California Auto Accident, Personal Injury and Wrongful Death Attorneys

Are autonomous vehicles challenged by ethical dilemmas?

On Behalf of | Sep 17, 2021 | Car Accidents

While truly autonomous vehicles might be decades away, technological advances continue unabated. Computer programmers and specialists in artificial intelligence have worked overtime to figure out clever ways to have the vehicle sense and avoid hazards at the earliest possible moment. This often includes the use of hypothetical, no-win scenarios such as the infamous ethical dilemma known as the trolley problem.

What is the “Trolley Problem?”

The trolley problem is a thought experiment suggested decades ago. It was a philosophical no-win scenario that represented an impossible situation with an impossible decision. As originally suggested, the experiment put a choice in the hands of an observer.

There is a runaway trolley approaching a Y split in its track. If the trolley continues forward, it will hit and kill five people tied to the tracks, unable to move. If the observer pulls a lever, the trolley will divert to a different track. On this track is one person who likewise cannot move. Tragedy will certainly ensue, but what is the more ethical resolution? To do nothing and allow five people to die or to act directly leading to the certain death of one individual?

A similar, modern, version of this dilemma is something programmers and AI experts must work to solve. A driver with a lifetime of experience will have difficulty deciding. Will it be possible to imbue a computer relying on machine learning with the decision-tree necessary to reach a conclusion? It is likely that the machine will ultimately choose the solution that results in fewer fatalities – the lesser of two evils. But this will ultimately cause the programmers to allow the car’s computer to decide on and then take an action that directly leads to the death of a human pedestrian.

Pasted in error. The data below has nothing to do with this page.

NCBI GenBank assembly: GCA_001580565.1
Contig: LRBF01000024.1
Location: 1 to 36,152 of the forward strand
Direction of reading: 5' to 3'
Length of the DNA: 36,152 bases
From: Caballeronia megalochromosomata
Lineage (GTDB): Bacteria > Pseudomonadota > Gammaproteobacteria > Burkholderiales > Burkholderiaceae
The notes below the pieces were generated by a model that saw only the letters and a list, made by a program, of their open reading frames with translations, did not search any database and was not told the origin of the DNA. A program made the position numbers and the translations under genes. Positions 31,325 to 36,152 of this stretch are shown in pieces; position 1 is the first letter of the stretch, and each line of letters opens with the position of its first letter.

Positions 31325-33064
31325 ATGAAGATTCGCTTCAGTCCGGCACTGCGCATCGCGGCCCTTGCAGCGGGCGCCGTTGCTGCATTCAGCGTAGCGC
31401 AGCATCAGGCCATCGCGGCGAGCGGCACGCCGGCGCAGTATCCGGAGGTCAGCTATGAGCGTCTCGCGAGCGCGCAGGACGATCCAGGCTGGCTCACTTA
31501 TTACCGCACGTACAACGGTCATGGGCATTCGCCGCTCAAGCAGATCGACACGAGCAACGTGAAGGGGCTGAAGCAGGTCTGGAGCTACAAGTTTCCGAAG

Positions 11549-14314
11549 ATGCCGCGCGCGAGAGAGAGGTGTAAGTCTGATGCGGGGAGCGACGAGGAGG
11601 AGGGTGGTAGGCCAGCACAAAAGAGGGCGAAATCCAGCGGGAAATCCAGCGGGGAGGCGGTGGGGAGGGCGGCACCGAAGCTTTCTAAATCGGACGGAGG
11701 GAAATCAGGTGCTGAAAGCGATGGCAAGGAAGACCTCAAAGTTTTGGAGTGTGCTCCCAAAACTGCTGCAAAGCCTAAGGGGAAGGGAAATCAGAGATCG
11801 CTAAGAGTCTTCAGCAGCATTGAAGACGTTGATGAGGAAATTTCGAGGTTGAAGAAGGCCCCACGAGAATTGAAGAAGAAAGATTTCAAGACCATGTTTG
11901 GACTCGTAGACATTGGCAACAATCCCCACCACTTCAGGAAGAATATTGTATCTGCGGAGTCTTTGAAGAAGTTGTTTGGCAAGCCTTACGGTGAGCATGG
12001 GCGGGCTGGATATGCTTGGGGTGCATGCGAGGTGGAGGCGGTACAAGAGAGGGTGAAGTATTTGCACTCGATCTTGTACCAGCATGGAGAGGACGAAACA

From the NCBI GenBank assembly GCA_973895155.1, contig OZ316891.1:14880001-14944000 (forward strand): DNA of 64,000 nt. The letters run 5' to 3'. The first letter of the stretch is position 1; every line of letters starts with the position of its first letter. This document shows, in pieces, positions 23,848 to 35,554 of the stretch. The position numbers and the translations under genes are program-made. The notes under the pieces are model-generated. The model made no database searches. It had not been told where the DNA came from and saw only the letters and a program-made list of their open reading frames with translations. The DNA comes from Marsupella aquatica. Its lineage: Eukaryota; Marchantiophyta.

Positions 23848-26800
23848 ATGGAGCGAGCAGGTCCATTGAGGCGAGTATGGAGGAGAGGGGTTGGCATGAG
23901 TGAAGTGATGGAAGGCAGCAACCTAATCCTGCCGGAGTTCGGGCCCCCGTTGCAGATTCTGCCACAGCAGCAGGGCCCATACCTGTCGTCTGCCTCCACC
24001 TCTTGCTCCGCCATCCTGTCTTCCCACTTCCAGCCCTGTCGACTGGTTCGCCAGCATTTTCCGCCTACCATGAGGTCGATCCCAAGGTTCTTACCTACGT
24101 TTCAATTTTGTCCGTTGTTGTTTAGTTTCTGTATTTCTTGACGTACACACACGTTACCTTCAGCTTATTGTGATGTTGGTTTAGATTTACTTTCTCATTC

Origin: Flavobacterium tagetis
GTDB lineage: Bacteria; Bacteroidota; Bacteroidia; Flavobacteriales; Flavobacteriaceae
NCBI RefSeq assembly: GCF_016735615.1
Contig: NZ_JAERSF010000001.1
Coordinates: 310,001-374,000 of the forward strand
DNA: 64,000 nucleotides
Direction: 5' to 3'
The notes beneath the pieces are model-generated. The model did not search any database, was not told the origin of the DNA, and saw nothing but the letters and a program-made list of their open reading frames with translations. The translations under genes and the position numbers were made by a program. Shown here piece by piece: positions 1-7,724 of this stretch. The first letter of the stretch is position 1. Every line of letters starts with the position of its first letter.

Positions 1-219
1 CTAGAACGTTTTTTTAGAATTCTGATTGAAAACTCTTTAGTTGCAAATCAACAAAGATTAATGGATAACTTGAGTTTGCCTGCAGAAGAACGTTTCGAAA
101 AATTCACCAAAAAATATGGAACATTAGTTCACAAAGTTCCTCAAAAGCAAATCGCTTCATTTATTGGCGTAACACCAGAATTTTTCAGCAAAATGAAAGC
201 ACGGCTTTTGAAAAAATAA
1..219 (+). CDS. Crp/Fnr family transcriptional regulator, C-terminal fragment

Is it possible to “win” a lose-lose situation?

The programmers and auto makers alike look at resolving situations like this in a two-pronged approach:

  1. Advanced sensors: With advanced sensors spread throughout the car, programmers hope to give autonomous vehicles more time to analyze a situation and develop a satisfactory resolution. Imagine the trolley problem – if the observer had a mile or more to act, perhaps he or she could have taken more actions than simply pulling the lever.
  2. Early identification: The fact that many of these hypothetical situations are being identified as potential programming hazards gives the artificial intelligence experts a good deal of time to work toward a resolution. Understanding a challenging scenario exists is the first step to resolving that problem.

While vehicle manufacturers hope that self-driving cars reduce the number of collisions on the road, it might simply shift liability. If an autonomous vehicle caused a crash, who is at fault? The owner of the vehicle? The manufacturer? The programmer? Unfortunately, these can be complex legal proceedings that require skilled guidance.